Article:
Recent publications have alerted practitioners to the importance of discussing the proper care of contact lens storage cases with every patient on a consistent basis. Unfortunately, there is considerable discrepancy in the recommendations of various agencies, industry, experts and practitioners.1,2 These conflicting recommendations are found in reviews of practice patterns about caring for cases. The uncertainty is primarily about drying positions, rinsing and rubbing of lens cases, and recommendations for  lens storage case replacement.2-4 But, it’s critically important to come to a consensus regarding the best method of care for lens storage cases.

What Lurks in the Case
Lens cases are a potential milieu for biofilm formation and microbial contamination, which enables microbes to resist antimicrobial agents. Also, growth in these biofilms tend to make microbes generally more virulent (see “Biofilms: A Look Inside the Case”).1 Over the years, various strategies have been employed to minimize and attempt to eliminate biofilm formation. In designing cases to resist biofilm formation by using silver or sodium salicylate, it is crucial to be certain that these agents do not further enhance microbial virulence.1,4 The antimicrobial cases may be overwhelmed with microorganisms and perform poorly when there is a heavy inoculum.

Another reason that lens case hygiene is critical is because storage cases have the highest rates and levels of contamination of all lens care accessories and accoutrement. In fact, over half of all cases are contaminated with an array of pathogens.2 The most frequently recovered organisms are coagulase negative Staphylococci, Bacillus spp. and fungi.3 There are definite differences in the frequency and type of organisms found depending on the case location examined. Different bugs hang out in different locations of the lens case.2 Manufacturers must keep this in mind when designing next-generation lens cases, and perhaps better lens case design and promotion of more thorough hygiene will reduce the potential for contamination in the future.2-4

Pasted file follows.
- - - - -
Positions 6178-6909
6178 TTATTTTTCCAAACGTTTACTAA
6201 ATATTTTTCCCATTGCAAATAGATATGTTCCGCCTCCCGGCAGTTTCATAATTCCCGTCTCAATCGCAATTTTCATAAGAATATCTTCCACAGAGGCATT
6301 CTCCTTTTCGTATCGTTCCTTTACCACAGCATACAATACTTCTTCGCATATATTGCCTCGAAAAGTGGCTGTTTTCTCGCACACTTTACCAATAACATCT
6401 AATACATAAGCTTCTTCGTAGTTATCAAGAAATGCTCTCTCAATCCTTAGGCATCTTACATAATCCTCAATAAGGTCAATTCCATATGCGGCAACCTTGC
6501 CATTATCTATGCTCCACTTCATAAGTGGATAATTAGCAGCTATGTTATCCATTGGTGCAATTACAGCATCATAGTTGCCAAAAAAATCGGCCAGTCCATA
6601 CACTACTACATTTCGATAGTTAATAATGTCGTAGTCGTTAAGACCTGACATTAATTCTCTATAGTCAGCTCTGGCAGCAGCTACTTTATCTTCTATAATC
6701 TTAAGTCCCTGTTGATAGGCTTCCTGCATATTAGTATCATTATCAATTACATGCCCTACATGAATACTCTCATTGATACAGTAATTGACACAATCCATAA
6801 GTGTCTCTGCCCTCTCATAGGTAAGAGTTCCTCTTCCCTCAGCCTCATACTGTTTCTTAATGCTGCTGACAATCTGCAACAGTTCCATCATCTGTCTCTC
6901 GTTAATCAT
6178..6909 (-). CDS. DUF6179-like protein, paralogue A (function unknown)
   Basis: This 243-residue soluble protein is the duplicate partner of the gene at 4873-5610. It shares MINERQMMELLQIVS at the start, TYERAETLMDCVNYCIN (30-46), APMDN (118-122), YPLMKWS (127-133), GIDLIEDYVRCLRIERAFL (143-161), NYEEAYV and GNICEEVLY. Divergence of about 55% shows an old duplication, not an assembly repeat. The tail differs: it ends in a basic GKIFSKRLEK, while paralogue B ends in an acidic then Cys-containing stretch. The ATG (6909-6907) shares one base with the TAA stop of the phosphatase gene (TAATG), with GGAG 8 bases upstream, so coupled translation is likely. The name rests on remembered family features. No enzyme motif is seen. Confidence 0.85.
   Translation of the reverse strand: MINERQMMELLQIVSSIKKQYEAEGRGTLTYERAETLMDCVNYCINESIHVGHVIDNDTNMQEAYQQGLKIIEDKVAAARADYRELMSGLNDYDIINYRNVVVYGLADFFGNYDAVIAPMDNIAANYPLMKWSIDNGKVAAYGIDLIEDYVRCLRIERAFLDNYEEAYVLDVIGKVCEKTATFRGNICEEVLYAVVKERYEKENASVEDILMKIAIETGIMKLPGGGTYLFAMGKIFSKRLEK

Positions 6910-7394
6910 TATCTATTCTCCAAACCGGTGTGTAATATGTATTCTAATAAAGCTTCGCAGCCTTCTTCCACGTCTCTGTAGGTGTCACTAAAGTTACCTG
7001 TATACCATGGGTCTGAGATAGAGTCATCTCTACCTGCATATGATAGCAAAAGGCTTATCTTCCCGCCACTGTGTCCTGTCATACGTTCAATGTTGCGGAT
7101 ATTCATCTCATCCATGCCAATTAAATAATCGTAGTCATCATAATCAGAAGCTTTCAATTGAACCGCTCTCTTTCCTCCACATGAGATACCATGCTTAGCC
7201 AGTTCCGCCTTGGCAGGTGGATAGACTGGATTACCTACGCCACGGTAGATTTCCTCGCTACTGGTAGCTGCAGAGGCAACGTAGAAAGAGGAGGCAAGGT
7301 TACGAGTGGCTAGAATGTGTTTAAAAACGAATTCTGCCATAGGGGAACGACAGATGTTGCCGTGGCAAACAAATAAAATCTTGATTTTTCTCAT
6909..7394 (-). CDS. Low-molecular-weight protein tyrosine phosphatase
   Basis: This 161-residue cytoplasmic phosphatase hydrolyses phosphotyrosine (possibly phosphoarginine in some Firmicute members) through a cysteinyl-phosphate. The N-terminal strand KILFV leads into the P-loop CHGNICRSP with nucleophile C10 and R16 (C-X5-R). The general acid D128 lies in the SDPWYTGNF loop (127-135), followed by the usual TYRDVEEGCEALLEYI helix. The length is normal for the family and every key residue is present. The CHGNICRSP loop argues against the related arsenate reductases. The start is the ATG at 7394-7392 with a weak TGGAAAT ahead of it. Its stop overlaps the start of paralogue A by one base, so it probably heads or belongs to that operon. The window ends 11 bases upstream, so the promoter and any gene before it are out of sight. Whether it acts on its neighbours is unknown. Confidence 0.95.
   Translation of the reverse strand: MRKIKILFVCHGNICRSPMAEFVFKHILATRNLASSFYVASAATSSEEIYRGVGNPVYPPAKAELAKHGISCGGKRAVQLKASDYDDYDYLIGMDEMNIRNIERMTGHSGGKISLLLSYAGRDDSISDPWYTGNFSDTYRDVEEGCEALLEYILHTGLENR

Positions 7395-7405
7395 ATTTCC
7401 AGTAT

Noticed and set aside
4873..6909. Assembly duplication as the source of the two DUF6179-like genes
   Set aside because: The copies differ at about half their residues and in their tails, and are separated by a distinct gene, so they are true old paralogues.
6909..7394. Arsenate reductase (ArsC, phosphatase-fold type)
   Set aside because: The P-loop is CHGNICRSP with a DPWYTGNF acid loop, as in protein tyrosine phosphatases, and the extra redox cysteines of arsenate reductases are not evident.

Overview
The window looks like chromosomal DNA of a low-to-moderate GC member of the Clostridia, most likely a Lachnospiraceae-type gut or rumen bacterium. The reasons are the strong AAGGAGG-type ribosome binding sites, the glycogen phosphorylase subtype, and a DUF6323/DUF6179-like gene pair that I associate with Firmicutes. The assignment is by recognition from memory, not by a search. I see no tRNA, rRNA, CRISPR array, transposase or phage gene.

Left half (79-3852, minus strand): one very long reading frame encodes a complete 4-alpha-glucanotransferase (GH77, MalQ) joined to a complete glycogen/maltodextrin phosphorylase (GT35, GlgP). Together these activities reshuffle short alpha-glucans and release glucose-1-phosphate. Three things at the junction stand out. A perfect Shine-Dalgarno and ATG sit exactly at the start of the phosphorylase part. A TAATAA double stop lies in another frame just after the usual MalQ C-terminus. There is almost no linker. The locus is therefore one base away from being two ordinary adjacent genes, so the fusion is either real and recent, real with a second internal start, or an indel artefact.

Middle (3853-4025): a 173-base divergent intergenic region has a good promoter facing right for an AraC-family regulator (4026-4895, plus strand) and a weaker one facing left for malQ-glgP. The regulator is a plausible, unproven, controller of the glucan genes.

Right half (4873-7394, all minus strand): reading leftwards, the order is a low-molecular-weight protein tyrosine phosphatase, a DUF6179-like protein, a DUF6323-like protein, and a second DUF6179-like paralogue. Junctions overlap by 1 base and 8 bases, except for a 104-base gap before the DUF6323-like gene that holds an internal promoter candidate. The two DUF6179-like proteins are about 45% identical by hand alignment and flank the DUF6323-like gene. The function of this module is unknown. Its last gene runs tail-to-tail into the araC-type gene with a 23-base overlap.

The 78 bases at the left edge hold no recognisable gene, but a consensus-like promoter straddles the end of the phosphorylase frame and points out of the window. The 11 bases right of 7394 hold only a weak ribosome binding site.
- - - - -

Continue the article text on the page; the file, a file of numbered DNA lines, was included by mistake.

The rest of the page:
How to Keep Lens Cases Clean
So, what are the appropriate patient recommendations regarding lens storage case care? For now, patients should be instructed to clean, rinse (with solution—not tap water) and dry cases after every use, removing all previously used solution.2,4 The FDA advises lens wearers to flip the lens case over to remove excess solution from the case and to replace the case every three to six months. Some practitioners and industry representatives advocate monthly replacement of lens cases, even though there are no published studies to show any major advantages over the initial FDA recommendation.4

The bathroom environment may predispose storage cases to air-borne sources of contamination, so patients should store their lenses and cases away from toilet areas.4 Finally, never allow patients to re-use solution. Every patient who re-uses solution is at significantly higher risk for case contamination.4

Stay Tuned
Although many groups, organizations and individuals have suggested guidelines of care for contact lenses and accoutrements, additional research is needed in order to reach a consensus among practitioners as to the optimum recommendations for lens storage case care. These recommendations would be similar to the cleaning instructions for lenses that are included in FDA labeling.2,4 In the meantime, educating patients on frequent lens case replacement along with standard hygiene procedures will likely reduce the chance of contamination. 

1. Fleiszig SMJ, Evans DJ. Pathogenesis of contact lens-associated microbial keratitis. Optom Vis Sci. 2010 Feb;87(4):1-8.
2. Wu YT, Hua Z, Harmis NY,et al. Profile and frequency of microbial contamination of contact lens cases. Optom Vis Sci. 2010 Jan;87(3): 152-8.
3. Wu YT, Carndt N, Wilcox M, Stapleton F. Contact lens and lens storage case cleaning instructions: whose advice should we follow? Eye Contact Lens. 2010 Mar;36(2):68-72.

4. Hall BJ, Jones L. Contact lens cases: the missing link in contact lens safety? Eye Contact Lens. 2010 Mar;36(2):101-5.